Luigi wondered whether there was a connection between my recent report of a cassava that did not show post-harvest physiological degradation (PPD, or rotting for the rest of us) and his own post on the same subject in March of this year. So we asked the CIAT blogger.
So what’s the story? Did the high carotene trait come from M. walkerae? Or some other place? It would be great if you could tie these loose ends up for us.
And he did, by asking the CIAT researcher.
There is a connection as Luigi suggests. In the article we have just submitted there are four different sources of tolerance to PPD:
1) High carotenes
2) Induced mutations
3) Tolerance from a wild relative (Manihot walkerae)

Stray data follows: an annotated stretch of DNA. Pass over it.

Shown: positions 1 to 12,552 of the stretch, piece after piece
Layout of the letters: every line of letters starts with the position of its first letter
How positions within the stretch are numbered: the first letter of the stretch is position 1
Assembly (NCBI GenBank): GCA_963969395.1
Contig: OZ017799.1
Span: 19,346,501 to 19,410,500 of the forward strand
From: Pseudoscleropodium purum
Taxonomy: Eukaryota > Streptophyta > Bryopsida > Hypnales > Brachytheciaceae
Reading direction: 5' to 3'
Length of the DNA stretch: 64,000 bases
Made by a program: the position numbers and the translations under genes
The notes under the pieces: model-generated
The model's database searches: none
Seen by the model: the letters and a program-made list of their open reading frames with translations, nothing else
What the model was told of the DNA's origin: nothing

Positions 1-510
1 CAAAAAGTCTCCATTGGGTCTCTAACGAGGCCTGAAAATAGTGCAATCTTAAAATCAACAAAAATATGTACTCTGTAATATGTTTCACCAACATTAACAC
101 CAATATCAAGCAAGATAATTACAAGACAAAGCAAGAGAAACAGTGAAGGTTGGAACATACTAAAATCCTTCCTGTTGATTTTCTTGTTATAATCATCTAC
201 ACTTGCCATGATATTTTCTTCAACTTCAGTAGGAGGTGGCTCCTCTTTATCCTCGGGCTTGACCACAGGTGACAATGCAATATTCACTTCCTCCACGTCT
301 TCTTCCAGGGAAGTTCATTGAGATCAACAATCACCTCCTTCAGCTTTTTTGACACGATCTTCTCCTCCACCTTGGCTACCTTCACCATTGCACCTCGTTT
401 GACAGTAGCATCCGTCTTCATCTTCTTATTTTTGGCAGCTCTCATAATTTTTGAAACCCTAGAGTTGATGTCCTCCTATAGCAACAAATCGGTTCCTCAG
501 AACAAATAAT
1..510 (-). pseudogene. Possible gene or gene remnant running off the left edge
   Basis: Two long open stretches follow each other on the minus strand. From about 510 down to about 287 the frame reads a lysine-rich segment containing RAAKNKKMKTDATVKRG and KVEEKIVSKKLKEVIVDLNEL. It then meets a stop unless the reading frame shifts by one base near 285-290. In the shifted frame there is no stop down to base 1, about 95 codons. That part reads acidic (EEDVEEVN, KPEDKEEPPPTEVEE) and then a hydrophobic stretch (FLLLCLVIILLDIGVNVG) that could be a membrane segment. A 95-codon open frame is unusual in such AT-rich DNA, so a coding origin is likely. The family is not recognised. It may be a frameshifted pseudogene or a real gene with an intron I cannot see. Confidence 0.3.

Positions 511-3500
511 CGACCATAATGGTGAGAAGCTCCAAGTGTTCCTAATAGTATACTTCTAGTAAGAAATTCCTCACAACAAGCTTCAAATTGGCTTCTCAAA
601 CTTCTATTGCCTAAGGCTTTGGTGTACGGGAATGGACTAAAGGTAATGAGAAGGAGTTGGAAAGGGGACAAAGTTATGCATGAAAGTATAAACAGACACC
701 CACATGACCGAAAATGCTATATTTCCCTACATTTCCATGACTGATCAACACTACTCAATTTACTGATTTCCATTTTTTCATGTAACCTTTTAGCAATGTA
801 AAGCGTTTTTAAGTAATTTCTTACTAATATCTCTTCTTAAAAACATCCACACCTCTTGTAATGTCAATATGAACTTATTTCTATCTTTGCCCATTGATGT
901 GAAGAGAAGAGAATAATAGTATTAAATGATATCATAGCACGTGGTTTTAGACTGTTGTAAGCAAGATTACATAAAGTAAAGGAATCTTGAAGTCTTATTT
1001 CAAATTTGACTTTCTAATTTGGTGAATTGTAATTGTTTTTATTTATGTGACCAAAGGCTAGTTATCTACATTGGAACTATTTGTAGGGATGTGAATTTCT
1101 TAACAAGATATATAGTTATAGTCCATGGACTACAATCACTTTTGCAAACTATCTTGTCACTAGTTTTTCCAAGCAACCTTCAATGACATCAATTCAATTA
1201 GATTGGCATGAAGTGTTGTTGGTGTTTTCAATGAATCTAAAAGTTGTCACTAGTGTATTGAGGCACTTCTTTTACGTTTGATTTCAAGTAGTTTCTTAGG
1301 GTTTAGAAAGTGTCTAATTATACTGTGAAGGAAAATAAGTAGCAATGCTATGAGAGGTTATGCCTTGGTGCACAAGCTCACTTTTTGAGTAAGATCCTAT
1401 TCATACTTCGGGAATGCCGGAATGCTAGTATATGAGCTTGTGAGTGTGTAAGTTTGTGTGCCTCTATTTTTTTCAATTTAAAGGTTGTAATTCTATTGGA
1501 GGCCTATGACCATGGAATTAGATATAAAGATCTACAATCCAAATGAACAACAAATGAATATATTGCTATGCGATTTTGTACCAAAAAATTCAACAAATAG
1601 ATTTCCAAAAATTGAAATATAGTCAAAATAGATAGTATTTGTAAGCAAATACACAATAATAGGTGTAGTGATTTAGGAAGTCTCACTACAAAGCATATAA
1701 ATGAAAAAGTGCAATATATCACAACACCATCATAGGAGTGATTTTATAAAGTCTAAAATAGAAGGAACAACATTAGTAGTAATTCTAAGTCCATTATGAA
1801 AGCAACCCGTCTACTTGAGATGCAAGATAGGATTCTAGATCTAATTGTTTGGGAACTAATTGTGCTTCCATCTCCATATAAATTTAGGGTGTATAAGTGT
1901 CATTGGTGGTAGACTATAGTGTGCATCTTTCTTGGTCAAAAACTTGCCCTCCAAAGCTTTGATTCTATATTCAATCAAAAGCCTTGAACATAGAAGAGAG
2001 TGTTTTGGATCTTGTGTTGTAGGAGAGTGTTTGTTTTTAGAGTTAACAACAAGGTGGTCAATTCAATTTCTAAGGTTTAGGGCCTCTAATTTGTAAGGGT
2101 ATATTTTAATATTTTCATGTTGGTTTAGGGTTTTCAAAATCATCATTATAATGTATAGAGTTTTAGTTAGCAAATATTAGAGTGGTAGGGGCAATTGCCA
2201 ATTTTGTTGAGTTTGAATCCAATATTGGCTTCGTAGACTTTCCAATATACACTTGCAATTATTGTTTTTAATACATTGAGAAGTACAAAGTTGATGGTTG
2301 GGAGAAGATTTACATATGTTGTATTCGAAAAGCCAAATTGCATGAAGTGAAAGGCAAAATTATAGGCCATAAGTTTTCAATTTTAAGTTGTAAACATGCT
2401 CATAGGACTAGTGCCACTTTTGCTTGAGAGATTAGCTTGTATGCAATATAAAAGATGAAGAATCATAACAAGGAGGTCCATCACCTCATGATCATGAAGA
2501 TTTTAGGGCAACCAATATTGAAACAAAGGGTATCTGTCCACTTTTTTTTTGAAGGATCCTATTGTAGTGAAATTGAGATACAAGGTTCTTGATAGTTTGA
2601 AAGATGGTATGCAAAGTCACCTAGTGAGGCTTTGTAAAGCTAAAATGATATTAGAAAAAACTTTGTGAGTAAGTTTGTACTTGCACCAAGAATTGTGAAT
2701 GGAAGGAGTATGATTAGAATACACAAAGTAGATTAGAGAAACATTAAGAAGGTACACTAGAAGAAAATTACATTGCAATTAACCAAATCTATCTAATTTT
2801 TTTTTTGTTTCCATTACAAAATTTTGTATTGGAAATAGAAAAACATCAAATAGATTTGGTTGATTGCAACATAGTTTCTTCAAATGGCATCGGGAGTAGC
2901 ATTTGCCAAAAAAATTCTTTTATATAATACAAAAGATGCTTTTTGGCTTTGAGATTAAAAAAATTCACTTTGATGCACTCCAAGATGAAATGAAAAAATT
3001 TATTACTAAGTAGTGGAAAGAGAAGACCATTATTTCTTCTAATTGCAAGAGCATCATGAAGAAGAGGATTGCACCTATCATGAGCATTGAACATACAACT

4) Waxy starch genotypes.
The tolerance from high carotene clones is not coming from M. walkerae. It is an entirely different source and an entirely new chemical basis for the tolerance as well. As it turns out the tolerance from M. walkerae (which is real and is there) is not as good as the one we have seen in yellow rooted cassava.
Thanks to Neil, and to Hernán, and to Luigi’s elephantine memory. We’ll be on the lookout for that paper.